Ribs at Dinosaur Bar-B-Que
I can’t even begin to tell you how happy I am to have a place to eat good food on the river.  And by good food I mean ribs.  The pork and brisket were not impressive, but the chicken and links were definitely respectable.  But the ribs stole the show, especially since they were cooked properly.  The meat does not fall of the bone, but it does pull off cleanly.  It’s difficult to execute and most places overcook their ribs to mush because people think falling-off-the-bone is the gold standard for ribs.  Those people are wrong.

Double Ristrettos at Café Vero on Lark
Right now, I will admit, this is more about style than substance.  My first double ristretto at Café Vero was not exceptional.  But I believe it could be.  Most cafés don’t even know what a double ristretto is, much less print on their menu that all espresso drinks are made with this potent and flavorful base.  Plus all of the artwork on the walls sets a very high bar for all drinks coming from the barista.  I am very excited about this addition to the coffee culture in Albany.

Steak and Moules Frites at Garden Bistro 24
The flat iron steak with herbed butter wins the day.  But who could say no to a big bowl full of steaming mussels in a flavorful broth, served with warm crusty bread and a giant cone of fries?  What if I told you it was only about $11 and you could buy a bottle of decent wine for $20?  Good food doesn’t have to cost a lot, and GB24 proves it.  Hopefully others will notice and take the mantra of a focused, well-executed menu to many local restaurants that could benefit from this approach.

Pupusas at Flores Family Restaurant
I was driving down this distant stretch of State Street and saw a sign hanging from an eve of what looked like a house that read “Pupusas.”  While I didn’t stop right then and there, I knew I had to get back to Flores for this Salvadorian treat.  It had been a long time since I’ve had the stuffed cornmeal cake, and I never expected to be eating them in Albany.  The hours are weird, and they are closed for lunch during the week.  But it’s worth the effort to make it there and get transported to Latin America.

Closed – Moroccan Mint Tea and Cookies at Casablanca Resaturant
Within a year this small place opened and closed.  I think its relaxed pace may have doomed it.  But if you ever got the chance to enjoy their sweet mint tea and their delicious rose water scented cookies, surely you too mourn this restaurant’s closure.  And if you didn’t make it there at all, let me assure you, you missed something special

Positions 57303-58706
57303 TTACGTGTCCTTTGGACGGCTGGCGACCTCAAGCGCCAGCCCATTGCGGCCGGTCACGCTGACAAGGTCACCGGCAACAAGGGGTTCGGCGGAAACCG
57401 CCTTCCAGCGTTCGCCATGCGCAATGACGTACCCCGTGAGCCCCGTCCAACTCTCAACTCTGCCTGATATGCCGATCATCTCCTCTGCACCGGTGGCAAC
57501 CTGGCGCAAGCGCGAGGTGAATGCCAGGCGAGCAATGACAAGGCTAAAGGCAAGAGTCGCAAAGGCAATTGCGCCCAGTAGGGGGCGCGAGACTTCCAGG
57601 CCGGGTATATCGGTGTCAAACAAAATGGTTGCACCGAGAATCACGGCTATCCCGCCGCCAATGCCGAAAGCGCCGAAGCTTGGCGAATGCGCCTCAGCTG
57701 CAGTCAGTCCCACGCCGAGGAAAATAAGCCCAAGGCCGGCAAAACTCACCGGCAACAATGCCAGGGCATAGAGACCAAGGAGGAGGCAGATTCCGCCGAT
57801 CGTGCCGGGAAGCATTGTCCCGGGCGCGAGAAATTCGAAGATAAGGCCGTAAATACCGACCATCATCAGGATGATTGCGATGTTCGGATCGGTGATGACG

5 Comments leave one →
  1. December 30, 2010 1:04 pm

    Great list… though I really wish Ala made their XLB skins thinner! I’m happy to have them in the area, though. And, darn it, I’m *still* trying to get to Parivar. Roped my friend P into going with me when I do finally find the time (p.s. – it *is* the same Torben).

    Note for pupusa lovers: I’ve only had pupusas at Flores’s, but allegedly the El Salvadorean fellows who bought Jack’s Diner on Central this past year serve them, too…

  2. December 30, 2010 1:05 pm

    Agree about the Dinosaur–I went for the first time recently, and have to return with my better half for an expanded sampling of the menu and his humble opinion. Brisket was ho hum, but the chicken was surprising good. Ribs stole the show. Better Half thinks I’m too in love with Jewish brisket to like BBQ, but I think it’s because it was meh.

  3. Third Auntie permalink
    December 30, 2010 1:34 pm

    For all you tamale lovers, they also have tamales at the Mexican Market on Central Avenue. These tamales are wrapped in banana leaves, not corn husks. This place is a great little mom and pop store. They also have more than a dozen kinds of dried chiles.

    For the meat lovers, if you have not tried the homemade cured dry sausages and sopressata at Andy’s deli on Delaware Avenue, you are missing out on some really good salumi.

  4. Phairhead permalink
    December 30, 2010 2:52 pm

    Wait! Casablanca closed? :-( Awww balls! Loved the mint tea

  5. Ellen Whitby permalink
    December 31, 2010 2:20 am

    Are there really people out there who believe Albany is a culinary Mecca?!!?